To either side of Main Ride lie areas of woodland separated by open informal lawns. At the north-west corner a summerhouse overlooks an open lawn flanked to the west by Top Wood and to the east, beyond the curving Main Ride, by Home Wood, each area crossed by a network of paths between shrubby planting and trees. Within Top Wood lies a collection of hydrangeas, and Home Wood encloses collections of rhododendrons, camellias and magnolias. The lawn extends south-east, flanked to the west by an alpine meadow and to the east by Middle Wood, terminating at the north end of Lower Pond. A bog garden and peat beds have been created around the stream linking Upper and Lower Ponds. From the lawn, Jubilee Bridge (designed in 1977 by Sir Hugh Casson to mark H M the Queen's Silver Jubilee) extends south across Lower Pond, giving access to Jubilee Garden (an area of autumn colouring subjects) and the arboretum lying at the southern corner of the garden.
North-east of Main Ride lies a more formal area, developed from 1950, containing themed areas, including a Summer Garden, Dry Garden (1977), c 50m long herbaceous borders, raised alpine beds and a rose feature, enclosed and crossed by a network of paths. At the north-east corner of this area lies a service area, and adjacent to this to the east the Temperate House (rebuilt late C20).
The Valley Gardens, lying c 1km south of The Savill Garden, occupy a site above Virginia Water lake. A series of parallel valleys lead south to the north bank of Virginia Water lake, with dramatic changes in level, the most spectacular valley (in terms both of planting and topography) being the Punch Bowl. The area is laid out around a structure of mature woodland trees, interspersed with ornamental trees and overlaid with a network of informal woodland paths. The area accommodates various collections of particular genera, with sections running from west to east including the Holly Collection, J B Stevenson's Rhododendron Species Collection (1950-6), Hydrangea Garden (1963-4), Pinetum Valley (established 1935, before the Valley Gardens proper; Bisgrove 1978) with a notable Metasequoia grove (1954), Azalea Valley, Heather Garden (1954 and later) lying around a pre-1918 gravel pit, and a camellia collection. The Punch Bowl and Valley Garden lie adjacent at the heart of the area, designed to take full advantage of the dramatic valleys running down to the lake below. At the north end of the Punch Bowl stands a wooden pavilion in classical temple style (designed by Sir Hugh Casson 1979, in memory of Lord Plunket, d 1975). This building overlooks the large, natural semicircular amphitheatre which is planted with thousands of brilliant, early-May-flowering Japanese Kurume azalea plants, the species chosen from a group known as the 'Wilson Fifty' in honour of E H Wilson who introduced them to Britain from Japan. The Valley Garden proper consists of two valleys of azaleas and rhododendrons curving down to the lakeside.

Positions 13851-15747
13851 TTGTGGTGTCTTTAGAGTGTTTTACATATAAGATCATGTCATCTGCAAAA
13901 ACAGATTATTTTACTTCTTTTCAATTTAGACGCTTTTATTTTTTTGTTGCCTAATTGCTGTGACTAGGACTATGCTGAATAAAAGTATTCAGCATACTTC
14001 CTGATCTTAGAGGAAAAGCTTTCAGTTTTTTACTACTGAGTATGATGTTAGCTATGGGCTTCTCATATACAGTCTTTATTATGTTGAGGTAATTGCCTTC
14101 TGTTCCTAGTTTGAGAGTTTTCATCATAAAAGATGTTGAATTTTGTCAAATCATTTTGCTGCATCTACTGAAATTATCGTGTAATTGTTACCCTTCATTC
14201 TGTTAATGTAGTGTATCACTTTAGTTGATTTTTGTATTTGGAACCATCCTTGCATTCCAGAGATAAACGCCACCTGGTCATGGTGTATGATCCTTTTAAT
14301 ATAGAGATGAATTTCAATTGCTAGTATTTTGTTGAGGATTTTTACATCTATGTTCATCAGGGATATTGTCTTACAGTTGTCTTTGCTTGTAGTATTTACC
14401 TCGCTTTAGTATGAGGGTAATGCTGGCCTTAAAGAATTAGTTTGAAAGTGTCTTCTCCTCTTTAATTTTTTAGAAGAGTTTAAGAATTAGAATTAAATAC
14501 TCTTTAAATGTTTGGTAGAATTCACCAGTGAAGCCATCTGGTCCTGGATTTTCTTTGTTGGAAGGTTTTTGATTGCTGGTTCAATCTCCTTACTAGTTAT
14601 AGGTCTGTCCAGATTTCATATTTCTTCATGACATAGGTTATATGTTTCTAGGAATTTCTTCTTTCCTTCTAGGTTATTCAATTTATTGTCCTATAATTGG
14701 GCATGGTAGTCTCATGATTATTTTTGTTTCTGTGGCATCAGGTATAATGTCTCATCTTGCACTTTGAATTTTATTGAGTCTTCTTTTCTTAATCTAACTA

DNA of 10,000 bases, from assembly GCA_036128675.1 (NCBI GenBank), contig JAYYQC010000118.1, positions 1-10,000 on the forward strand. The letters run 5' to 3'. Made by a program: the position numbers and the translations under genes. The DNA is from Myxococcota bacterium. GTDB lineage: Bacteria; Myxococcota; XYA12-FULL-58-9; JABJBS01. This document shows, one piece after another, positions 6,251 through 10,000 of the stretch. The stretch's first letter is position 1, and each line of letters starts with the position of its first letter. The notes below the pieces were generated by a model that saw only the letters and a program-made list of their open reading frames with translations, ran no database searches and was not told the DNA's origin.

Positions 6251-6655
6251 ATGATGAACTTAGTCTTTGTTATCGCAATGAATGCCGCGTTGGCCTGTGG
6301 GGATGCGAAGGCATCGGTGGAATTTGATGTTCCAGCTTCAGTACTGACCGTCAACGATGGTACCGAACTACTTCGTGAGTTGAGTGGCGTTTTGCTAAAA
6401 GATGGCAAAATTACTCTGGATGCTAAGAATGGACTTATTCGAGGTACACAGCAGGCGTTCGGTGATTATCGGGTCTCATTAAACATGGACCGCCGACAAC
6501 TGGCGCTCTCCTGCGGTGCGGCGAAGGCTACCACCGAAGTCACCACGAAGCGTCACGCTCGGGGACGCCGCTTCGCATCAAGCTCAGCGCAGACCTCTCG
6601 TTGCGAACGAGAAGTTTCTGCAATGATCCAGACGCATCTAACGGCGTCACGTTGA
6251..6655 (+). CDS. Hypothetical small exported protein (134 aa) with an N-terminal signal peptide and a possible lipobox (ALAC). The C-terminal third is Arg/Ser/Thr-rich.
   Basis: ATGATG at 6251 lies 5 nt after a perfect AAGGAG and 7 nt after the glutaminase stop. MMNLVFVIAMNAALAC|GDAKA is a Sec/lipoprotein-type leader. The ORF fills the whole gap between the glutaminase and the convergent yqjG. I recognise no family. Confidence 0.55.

R Bisgrove, The Gardens of Britain, Berkshire, Oxfordshire, Buckinghamshire, Bedfordshire and Hertfordshire 3, (1978), pp 191-3
G Plumptre, Royal Gardens (1981), pp 68-85
R Strong, Royal Gardens (1992), p 142
D Lambert and T Longstaffe-Gowan, Report on Windsor Home and Great Parks (1996)
J Roberts, Royal Landscape, The Gardens and Parks of Windsor, (1997) pp 383-90
J Norden, A description of the honour of Windesor, 1607 (British Library and Royal Collection)
H Wise, An Accurate Plan of Windsor Parks and Part of the Forrest, c 1712 (Royal Collection)
J Vardy, Plan of Windsor Great Park, 1750 (Public Record Office)
J Rocque, Map of Berkshire, 1761
W Faden, Plan of Windsor Great Park, 1789-91 (Public Record Office)
W J Smith, Plan of Windsor Great Park, c 1830 (Royal Collection)
OS 6" to 1 mile: 1st edition published 1881
Description written: May 1999
Amended: September 1999
Register Inspector: SR
Edited: April 2000